commanding riding position that really starts to shape the character of this ultimate naked. Minimalistic
controls, instrumentation and headlight design leave the front looking clean and mean, while twin-stacked
right-side mufflers at the rear leave the tail-end high and sharp. No other Ducati has ever achieved such an
aggressive stance while providing a comfortable, empowering, controllable and enjoyable ride.

Ducati’s ‘S’ treatment of the Streetfighter takes its sophistication way off the scale. Superbike spec Öhlins
suspension front and rear with lightweight forged Marchesini wheels add extra street credibility when in
town and that all-important ‘feel’ when exploring the Streetfighter’s sports soul.

Add the awesome street-going Ducati Traction Control and Ducati Data Analysis as standard equipment and
it’s clear that the Streetfighter S is not just muscle – it’s intelligent too.

Lifestyle

Ducati StreetfighterDucati’s Streetfighter project was inevitable. The passion to build the most successful Superbikes ever,
mixed with the desire to create iconic, naked motorcycles was a rush of adrenaline just waiting to happen.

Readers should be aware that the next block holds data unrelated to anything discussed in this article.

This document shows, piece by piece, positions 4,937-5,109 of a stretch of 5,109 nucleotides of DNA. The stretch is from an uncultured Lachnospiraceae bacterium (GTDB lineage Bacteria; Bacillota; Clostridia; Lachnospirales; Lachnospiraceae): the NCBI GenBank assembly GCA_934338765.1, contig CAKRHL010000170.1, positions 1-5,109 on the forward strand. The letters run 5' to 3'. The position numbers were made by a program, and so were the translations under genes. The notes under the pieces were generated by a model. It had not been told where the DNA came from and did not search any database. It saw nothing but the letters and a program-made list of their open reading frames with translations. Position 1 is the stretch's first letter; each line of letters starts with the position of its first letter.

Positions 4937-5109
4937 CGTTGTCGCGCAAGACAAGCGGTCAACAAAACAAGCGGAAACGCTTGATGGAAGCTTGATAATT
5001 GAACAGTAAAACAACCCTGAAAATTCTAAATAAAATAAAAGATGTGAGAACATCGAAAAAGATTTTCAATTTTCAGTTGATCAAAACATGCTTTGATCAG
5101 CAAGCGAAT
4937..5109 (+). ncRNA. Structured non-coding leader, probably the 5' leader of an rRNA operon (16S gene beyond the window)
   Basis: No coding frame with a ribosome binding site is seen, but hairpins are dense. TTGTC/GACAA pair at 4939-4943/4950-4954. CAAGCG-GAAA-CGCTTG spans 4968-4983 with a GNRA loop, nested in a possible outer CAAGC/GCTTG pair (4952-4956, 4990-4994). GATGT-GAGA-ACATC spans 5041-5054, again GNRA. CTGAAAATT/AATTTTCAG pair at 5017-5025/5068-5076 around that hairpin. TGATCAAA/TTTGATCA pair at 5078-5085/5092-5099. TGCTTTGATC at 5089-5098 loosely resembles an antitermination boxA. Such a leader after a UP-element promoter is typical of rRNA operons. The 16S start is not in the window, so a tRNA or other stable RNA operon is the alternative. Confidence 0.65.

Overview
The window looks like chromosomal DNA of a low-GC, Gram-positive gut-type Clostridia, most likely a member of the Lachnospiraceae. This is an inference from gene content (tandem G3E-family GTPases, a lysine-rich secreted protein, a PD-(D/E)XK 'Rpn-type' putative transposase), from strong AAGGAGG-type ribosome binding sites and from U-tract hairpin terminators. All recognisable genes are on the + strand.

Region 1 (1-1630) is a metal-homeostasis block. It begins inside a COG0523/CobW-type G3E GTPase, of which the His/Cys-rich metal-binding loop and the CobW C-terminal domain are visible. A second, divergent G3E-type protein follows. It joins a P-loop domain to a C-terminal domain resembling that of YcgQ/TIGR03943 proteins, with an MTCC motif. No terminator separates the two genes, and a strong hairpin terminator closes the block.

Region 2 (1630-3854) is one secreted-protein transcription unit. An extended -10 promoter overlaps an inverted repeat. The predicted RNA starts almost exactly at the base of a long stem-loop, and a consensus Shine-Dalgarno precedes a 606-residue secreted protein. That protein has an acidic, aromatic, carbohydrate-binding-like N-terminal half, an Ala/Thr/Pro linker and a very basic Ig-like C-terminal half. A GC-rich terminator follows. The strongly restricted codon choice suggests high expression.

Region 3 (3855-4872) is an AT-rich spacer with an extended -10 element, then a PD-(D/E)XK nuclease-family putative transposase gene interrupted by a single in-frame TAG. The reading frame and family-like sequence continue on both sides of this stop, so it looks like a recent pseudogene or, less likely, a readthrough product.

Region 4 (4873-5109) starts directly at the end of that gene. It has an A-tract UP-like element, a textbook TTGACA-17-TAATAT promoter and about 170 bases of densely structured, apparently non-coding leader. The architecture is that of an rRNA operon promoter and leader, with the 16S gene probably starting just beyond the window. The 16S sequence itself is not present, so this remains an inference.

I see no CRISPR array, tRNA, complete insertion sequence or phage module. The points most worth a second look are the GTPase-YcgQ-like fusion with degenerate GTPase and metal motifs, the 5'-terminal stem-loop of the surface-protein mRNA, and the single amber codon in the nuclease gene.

Who else would create a bike for out-and-out purists to celebrate naked power in all its forms? A bike with
muscle-engine performance, aggressive chassis engineering and intelligent electronics all laid bare to
appreciate, respect and enjoy? Ducati build bikes for enthusiasts – for bikers who appreciate the details that
come together to make an awesome bike, for perfectionists who instantly recognise excellence when they
see it.

Ducati motorcycles aren’t just a means of transport, they enable a lifestyle that set their rider apart from the
rest of the world. They’re an extension of character and the ultimate personal statement. The Streetfighter
is built with pure Ducati passion and it’s ready to impress, whatever the lifestyle.

Take control

2011 StreetfighterThe Streetfighter riding position is empowering. The lightweight aluminium tapered bars are higher than on
a Superbike, but still flat enough to ride hard, so machine control is enhanced and the relationship with the
front-end remains in tact. Considerable study on seat, footpeg and handlebar position has maximised
comfort without losing the feeling that you’re aboard an extreme naked Ducati.
Showing attention to detail typical of all new Ducatis, the handlebars are gripped by beautifully shaped
clamps that flow sleekly into the bar-risers. Even the switchgear presents minimalism at its best. The slimline
bodies house easy-to-use switches and buttons and feature a unique weapons-like ‘trigger catch’ that
slides down to cover the starter button when activating the kill-switch. Symmetrically mounted, remote
brake and clutch reservoirs are small, low and compact and feed slim, radial master-cylinders by Brembo to
complete the clean and uncluttered controls arrangement.